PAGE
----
Gus Van Sant

Gus Green Van Sant Jr.[1] (born July 24, 1952) is an American film director, screenwriter, painter, photographer, musician, and author who has earned acclaim as both an independent and mainstream filmmaker. His films typically deal with themes of marginalized subcultures, in particular homosexuality; as such, Van Sant is considered one of the most prominent auteurs of the New Queer Cinema movement.

Van Sant's early career was devoted to directing television commercials in the Pacific Northwest. He made his feature-length cinematic directorial debut with Mala Noche (1985). His second feature Drugstore Cowboy (1989) was highly acclaimed, and earned Van Sant screenwriting awards from the Los Angeles Film Critics Association and New York Film Critics Circle and the award for Best Director from the National Society of Film Critics. His following film, My Own Private Idaho (1991), was similarly praised, as was the black comedy To Die For (1995), the drama Good Will Hunting (1997), and the biographical film Milk (2008); for the latter two, Van Sant was nominated for the Academy Award for Best Director and both films received Best Picture nominations.

In 2003, Van Sant's film about the Columbine High School massacre, Elephant, won the Palme d'Or at the Cannes Film Festival. Van Sant also received the festival's Best Director Award that same year, making him one of only two filmmakers—the other being Joel Coen—to win both accolades at the festival in the same year.[2] Though most of Van Sant's other films received favourable reviews, such as Finding Forrester (2000) and Paranoid Park (2007), some of his efforts, such as the art house production Last Days (2005) and the environmental drama Promised Land (2012), have received more mixed reviews from critics, while his adaptation of Tom Robbins's Even Cowgirls Get the Blues (1994), his 1998 remake of Alfred Hitchcock's Psycho, and The Sea of Trees (2015), were critical and commercial failures.

In addition to directing, Van Sant has written the screenplays for several of his earlier works, and is the author of a novel entitled Pink.[3] A book of his photography, called 108 Portraits,[4] has also been published, and he has released two musical albums. He is openly gay and currently lives in Los Feliz, California.[5]

Gus Van Sant
Gus Van Sant Cannes 2015
Born
Gus Green Van Sant Jr.

July 24, 1952 (age 66)
ResidenceLos Feliz, California, U.S.
OccupationFilm director, screenwriter, painter, photographer, musician, author
Years active1982–present
Notable work
Drugstore Cowboy, Good Will Hunting, My Own Private Idaho, Milk, Elephant, Psycho, Finding Forrester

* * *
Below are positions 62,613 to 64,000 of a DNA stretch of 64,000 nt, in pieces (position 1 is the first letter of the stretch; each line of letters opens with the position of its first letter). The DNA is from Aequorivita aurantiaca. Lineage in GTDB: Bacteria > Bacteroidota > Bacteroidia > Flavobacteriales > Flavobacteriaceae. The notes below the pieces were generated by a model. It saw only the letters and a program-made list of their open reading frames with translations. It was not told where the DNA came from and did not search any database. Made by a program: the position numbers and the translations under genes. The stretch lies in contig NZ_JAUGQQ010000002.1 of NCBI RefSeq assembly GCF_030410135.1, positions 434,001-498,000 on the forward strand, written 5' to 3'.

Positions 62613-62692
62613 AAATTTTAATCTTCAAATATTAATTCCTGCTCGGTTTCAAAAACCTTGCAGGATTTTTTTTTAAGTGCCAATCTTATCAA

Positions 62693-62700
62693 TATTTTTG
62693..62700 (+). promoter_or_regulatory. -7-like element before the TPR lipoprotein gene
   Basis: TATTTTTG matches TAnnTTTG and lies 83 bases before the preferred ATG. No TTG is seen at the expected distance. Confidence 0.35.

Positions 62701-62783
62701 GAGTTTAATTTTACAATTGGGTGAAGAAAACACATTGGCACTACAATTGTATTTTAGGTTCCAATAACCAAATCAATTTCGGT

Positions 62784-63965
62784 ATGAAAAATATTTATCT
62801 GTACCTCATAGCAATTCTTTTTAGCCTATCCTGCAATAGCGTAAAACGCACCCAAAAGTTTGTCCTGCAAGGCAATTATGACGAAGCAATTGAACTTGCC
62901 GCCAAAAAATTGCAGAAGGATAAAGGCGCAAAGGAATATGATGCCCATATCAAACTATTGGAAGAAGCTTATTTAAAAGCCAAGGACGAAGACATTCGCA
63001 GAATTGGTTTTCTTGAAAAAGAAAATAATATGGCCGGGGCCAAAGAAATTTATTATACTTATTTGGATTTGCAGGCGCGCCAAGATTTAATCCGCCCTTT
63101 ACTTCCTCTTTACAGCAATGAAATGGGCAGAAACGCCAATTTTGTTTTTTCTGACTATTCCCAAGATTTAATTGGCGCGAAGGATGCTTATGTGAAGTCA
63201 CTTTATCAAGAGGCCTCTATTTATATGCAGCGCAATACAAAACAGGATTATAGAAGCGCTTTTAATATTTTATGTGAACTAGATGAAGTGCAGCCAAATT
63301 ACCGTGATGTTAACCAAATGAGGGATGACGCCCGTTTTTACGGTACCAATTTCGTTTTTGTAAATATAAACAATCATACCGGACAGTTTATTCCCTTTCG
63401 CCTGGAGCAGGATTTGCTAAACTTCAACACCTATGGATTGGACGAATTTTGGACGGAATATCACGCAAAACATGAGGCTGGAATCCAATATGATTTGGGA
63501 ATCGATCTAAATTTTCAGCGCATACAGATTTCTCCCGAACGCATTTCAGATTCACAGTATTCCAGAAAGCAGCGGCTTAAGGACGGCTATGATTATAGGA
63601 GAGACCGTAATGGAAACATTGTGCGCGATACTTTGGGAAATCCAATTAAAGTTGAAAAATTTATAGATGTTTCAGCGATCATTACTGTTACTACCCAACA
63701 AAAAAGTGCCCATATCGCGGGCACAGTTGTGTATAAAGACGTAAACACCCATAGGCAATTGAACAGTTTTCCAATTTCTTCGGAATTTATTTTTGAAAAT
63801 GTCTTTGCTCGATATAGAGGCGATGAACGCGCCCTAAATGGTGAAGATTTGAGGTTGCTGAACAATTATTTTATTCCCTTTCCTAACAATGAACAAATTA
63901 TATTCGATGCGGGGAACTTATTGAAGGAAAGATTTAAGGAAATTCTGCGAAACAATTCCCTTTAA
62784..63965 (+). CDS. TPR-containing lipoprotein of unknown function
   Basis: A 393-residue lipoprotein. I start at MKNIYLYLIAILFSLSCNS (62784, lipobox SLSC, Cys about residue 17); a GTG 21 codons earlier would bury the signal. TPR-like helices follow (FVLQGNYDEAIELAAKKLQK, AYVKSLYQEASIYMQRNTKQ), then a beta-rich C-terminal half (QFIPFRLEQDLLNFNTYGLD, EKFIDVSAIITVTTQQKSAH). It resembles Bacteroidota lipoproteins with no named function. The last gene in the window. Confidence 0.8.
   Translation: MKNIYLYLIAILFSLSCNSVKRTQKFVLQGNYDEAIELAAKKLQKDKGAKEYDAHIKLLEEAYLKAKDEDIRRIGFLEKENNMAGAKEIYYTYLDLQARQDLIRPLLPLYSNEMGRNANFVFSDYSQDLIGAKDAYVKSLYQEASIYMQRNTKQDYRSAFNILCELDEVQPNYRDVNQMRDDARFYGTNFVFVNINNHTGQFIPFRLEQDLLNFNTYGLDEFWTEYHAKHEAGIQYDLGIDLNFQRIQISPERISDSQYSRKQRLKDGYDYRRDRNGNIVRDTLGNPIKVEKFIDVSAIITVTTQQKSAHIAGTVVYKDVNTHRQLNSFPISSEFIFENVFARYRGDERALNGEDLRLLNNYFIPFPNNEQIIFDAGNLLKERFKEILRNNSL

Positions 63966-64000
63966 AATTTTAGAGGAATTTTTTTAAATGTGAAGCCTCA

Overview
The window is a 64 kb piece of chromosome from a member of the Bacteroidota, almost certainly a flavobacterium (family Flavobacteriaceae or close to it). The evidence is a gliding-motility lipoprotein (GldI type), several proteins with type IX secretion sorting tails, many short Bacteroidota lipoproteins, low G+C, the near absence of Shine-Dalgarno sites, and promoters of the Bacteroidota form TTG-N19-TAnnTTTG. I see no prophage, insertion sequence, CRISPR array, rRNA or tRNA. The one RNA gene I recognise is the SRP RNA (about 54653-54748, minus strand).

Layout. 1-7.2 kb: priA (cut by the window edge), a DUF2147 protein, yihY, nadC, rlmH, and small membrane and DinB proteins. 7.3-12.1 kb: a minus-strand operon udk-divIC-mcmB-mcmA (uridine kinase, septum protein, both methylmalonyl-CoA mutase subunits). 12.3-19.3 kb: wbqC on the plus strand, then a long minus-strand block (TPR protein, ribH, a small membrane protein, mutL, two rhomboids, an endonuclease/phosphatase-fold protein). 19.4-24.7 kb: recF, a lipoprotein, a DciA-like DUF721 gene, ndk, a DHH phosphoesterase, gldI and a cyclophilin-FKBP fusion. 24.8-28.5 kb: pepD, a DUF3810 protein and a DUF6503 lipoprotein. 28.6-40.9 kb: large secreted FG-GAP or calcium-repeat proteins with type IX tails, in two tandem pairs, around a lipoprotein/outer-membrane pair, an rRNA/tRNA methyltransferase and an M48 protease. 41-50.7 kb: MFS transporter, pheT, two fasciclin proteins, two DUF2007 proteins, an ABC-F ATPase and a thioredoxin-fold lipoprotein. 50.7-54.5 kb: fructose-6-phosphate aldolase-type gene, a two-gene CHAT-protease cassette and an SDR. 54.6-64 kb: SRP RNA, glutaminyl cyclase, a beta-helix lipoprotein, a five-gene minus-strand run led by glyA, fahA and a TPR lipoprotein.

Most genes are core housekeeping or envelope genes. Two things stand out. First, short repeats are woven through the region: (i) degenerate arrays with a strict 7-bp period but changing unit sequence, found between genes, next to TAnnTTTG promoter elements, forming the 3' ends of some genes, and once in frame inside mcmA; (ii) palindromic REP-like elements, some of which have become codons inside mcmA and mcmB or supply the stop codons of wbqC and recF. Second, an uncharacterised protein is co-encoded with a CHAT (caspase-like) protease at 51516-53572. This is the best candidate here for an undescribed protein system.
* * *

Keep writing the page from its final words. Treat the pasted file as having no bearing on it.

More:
Early life

Van Sant was born and raised in Louisville, Kentucky, the son of Betty (née Seay) and Gus Green Van Sant Sr; Gus's father was a clothing manufacturer and traveling salesman,[1] who rapidly worked his way into middle class prosperity, holding executive marketing positions that included being president of the White Stag Manufacturing Company's Apparel Operation.[6] As a result of his father's job, the family moved continually during Van Sant's childhood.

His paternal family is of partial Dutch origin; the name "Van Sant" is derived from the Dutch name "Van Zandt". The earliest Van Zandt arrived in the New Netherland area in the early 17th century, around what is now New York City.[7]

Van Sant is an alumnus of Darien High School in Darien, Connecticut,[8] and The Catlin Gabel School in Portland, Oregon.[9] One constant in the director's early years was his interest in visual arts (namely, painting and Super-8 filmmaking); while still in school he began making semi-autobiographical shorts costing between 30 and 50 dollars. Van Sant's artistic leanings took him to the Rhode Island School of Design in 1970, where his introduction to various avant-garde directors inspired him to change his major from painting to cinema.[10]

Career

1982–1989: Early career

After spending time in Europe, Van Sant went to Los Angeles in 1976.[11] He secured a job as a production assistant to filmmaker Ken Shapiro, with whom he developed a few ideas, none of which came to fruition. In 1981, Van Sant made Alice in Hollywood, a film about a naïve young actress who goes to Hollywood and abandons her ideals. It was never released. During this period, Van Sant began to spend time observing the denizens of the more down-and-out sections of Hollywood Boulevard. He became fascinated by the existence of this marginalized section of L.A.'s population, especially in context with the more ordinary, prosperous world that surrounded them. Van Sant would repeatedly focus his work on those existing on society's fringes, making his feature film directorial debut Mala Noche.

It was made two years after Van Sant went to New York to work in an advertising agency. He saved $20,000 during his tenure there, enabling him to finance the majority of his tale of doomed love between a gay liquor store clerk and a Mexican immigrant. The film, which was taken from Portland street writer Walt Curtis' semi-autobiographical novella, featured some of the director's hallmarks, notably an unfulfilled romanticism, a dry sense of the absurd, and the refusal to treat homosexuality as something deserving of judgment. Unlike many gay filmmakers, Van Sant—who had long been openly gay—declined to use same-sex relationships as fodder for overtly political statements, although such relationships would frequently appear in his films.